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Please use this identifier to cite or link to this item: https://dspace.lboro.ac.uk/2134/29231

Title: Urban low cost sanitation
Authors: Ashworth, J.D.B.
Issue Date: 1983
Publisher: © WEDC, Loughborough University
Citation: ASHWORTH, J.D.B., 1983. Urban low cost sanitation. IN: Cotton, A. and Pickford, J. (eds). Sanitation and water for development in Africa: Proceedings of the 9th WEDC International Conference, Harare, Zimbabwe, 12-15 April 1983, pp.93-95.
Abstract: Contractor built latrines located in urban developments are more likely to lead to the success of a pit latrine project than either direct labour or self help construction. Contractors are not constrained by govern­ment regulations and can often, for example, use alternative methods to obtain materials in short supply, or pay incentive wages to the labour force for work not just atten­dance. A self help construction project is likely to be successful in a rural environ where the community is united under a central figure -the village elder. But the fight to survive in an urban habitat often results in mater­ials being sold for more important things such as food and medicine, and not the construction of the latrine. Urban Government direct labour built latrines can suffer from the severe restrictions of government rules and regulations which dictate the purchasing procedures, but not how much is necessary to bribe storekeepers to release materials to the project.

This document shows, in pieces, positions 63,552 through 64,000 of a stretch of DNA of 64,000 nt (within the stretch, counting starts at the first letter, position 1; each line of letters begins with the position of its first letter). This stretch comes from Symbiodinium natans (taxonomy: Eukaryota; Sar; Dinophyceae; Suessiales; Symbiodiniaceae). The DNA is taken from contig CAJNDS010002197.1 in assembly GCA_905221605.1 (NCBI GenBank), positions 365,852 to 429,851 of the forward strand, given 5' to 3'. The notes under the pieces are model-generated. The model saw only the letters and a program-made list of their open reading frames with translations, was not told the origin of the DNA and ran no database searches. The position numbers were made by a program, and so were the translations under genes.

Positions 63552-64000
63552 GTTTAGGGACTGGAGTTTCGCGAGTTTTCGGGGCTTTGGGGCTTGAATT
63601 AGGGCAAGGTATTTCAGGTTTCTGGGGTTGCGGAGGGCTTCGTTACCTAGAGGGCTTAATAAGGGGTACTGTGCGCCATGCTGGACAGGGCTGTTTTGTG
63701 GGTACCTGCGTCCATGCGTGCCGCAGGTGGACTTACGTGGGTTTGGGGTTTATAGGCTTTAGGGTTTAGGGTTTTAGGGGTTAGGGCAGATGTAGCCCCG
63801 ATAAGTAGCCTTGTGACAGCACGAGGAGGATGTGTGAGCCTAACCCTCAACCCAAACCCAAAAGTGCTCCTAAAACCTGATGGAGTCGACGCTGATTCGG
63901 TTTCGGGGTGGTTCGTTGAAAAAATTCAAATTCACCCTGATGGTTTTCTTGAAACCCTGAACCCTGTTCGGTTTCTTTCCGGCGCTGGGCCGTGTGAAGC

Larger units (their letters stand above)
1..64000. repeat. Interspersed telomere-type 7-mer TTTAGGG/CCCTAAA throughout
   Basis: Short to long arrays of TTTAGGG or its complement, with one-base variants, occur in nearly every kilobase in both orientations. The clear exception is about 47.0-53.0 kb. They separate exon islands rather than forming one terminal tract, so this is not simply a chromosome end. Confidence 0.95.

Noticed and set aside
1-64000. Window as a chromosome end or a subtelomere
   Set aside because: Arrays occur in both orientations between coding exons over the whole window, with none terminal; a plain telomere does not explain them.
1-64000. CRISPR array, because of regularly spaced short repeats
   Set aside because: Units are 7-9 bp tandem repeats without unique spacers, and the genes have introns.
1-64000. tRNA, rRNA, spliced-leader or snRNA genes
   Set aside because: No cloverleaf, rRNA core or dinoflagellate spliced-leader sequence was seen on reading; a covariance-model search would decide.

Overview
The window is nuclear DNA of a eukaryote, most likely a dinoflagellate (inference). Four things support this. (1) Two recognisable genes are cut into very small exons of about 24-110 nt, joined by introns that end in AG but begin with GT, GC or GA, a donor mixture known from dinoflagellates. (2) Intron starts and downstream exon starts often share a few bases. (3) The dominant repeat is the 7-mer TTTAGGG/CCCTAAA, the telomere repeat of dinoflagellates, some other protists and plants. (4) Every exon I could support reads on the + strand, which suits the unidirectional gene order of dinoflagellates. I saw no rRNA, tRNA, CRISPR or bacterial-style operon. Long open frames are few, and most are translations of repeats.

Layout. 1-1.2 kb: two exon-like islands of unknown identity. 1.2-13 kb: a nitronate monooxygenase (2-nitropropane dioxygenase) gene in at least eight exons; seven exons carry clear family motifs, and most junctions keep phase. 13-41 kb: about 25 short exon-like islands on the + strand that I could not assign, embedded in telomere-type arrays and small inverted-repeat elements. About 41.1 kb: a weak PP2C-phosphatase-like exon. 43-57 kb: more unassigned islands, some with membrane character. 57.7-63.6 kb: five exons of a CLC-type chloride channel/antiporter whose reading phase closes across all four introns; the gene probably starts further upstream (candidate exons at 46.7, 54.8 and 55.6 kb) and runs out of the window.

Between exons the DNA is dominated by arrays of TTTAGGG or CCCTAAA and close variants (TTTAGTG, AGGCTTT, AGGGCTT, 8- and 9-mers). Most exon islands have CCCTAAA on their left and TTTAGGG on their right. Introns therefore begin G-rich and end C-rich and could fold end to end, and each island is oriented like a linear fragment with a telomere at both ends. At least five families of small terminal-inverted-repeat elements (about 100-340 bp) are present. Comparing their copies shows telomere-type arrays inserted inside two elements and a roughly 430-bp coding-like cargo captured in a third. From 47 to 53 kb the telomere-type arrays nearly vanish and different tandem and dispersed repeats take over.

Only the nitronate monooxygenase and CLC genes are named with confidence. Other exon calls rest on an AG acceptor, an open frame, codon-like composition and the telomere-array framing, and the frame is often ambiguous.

Description: This is a conference paper.
Version: Published
URI: https://dspace.lboro.ac.uk/2134/29231
Appears in Collections:WEDC 9th International Conference

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